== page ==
Re: [http-state] Assumed Vary: Cookie

Julian Reschke <julian.reschke@gmx.de> Fri, 21 November 2014 14:25 UTC

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Date: Fri, 21 Nov 2014 15:24:44 +0100
From: Julian Reschke <julian.reschke@gmx.de>
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To: Bjoern Hoehrmann <derhoermi@gmx.net>, Anne van Kesteren <annevk@annevk.nl>
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Cc: Boris Zbarsky <bzbarsky@mit.edu>, http-state@ietf.org
Subject: Re: [http-state] Assumed Vary: Cookie
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On 2014-11-21 15:13, Bjoern Hoehrmann wrote:
> * Anne van Kesteren wrote:
>> RFC 6265 does not really explain the relationship to the HTTP cache
>> and how this is somewhat special for cookies. In particular,
>> implementations assume that a different value for the Cookie request
>> header means the cache cannot be reused. Can errata be issued?
>>
>> For additional context:
>>
>>   http://lists.w3.org/Archives/Public/ietf-http-wg/2009AprJun/0464.html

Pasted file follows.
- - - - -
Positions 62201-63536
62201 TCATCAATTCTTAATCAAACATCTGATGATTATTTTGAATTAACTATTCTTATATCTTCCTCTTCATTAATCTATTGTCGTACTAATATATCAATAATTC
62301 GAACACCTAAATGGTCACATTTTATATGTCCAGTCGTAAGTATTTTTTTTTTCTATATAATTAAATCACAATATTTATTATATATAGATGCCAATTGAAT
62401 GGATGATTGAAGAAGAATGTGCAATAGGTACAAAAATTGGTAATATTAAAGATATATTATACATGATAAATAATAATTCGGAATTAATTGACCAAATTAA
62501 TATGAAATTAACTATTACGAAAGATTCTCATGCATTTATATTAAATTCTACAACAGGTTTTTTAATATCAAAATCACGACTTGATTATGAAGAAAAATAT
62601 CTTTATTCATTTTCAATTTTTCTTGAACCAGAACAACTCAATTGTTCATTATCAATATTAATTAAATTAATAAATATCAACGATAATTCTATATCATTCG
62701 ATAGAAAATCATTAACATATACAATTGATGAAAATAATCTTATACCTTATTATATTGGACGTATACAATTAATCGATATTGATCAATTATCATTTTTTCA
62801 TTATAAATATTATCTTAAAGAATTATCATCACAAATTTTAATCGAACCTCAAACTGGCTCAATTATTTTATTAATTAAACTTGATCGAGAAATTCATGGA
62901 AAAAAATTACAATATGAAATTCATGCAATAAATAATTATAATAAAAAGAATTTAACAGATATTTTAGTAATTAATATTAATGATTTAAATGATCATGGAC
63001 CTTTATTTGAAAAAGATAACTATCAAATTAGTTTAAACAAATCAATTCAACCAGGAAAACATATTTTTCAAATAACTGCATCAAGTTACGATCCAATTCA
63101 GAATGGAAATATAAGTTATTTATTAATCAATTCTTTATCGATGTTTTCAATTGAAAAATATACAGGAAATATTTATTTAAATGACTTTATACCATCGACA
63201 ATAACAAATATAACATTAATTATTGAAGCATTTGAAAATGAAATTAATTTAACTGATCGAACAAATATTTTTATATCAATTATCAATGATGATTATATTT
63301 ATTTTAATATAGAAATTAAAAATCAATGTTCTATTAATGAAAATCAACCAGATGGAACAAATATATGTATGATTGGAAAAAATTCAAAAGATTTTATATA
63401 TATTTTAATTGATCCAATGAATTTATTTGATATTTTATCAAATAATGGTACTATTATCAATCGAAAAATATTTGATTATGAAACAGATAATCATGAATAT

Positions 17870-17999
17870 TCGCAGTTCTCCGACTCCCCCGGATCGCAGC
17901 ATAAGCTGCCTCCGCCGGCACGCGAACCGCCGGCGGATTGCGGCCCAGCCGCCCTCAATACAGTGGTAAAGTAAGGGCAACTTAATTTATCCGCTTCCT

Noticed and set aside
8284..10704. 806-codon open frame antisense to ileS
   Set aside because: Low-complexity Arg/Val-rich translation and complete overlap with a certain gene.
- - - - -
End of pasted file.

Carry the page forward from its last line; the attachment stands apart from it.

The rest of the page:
>>   https://bugzilla.mozilla.org/show_bug.cgi?id=1075297#c5
>
> It seems that implementations vary in what assumptions they make about
> server responses when sending or omitting a `Cookie` header in requests.
> Even for the dominant web browsers there does not seem to be a common
> reliable behavior, and I am sure there are non-browser caches that do
> not assume `Vary: Cookie`. So it's not obvious to me what the document
> should say on the matter.

What it currently says is (a) intentional and (b) consistent with the 
relevant HTTP spec 
(<http://greenbytes.de/tech/webdav/rfc6265.html#rfc.section.3.p.3>):

"The presence of a Cookie or a Set-Cookie header field does not preclude 
HTTP caches from storing and reusing a response."

Furthermore, Anne says:

"...that a different value for the Cookie request header means the cache 
cannot be reused. ..."

If a resource varies on "Cookie", it will also vary on the *absence* of 
Cookie (which in general would imply non-authenticated access if the 
cookie was used to identify the user). So that would need to be made 
very clear.

I'm ok with a potential revision of RFC 6265 *mentioning* the caching 
heuristics that are in common use, but right now I don't see a normative 
requirement coming out of that.

> (And as an aside, for the specific bug report above, it seems Chrome's
> behavior is better than that of Firefox, but Mozilla does not seem in-
> terested in aligning their implementation with Chrome in this regard.)

Pointer?

Best regards, Julian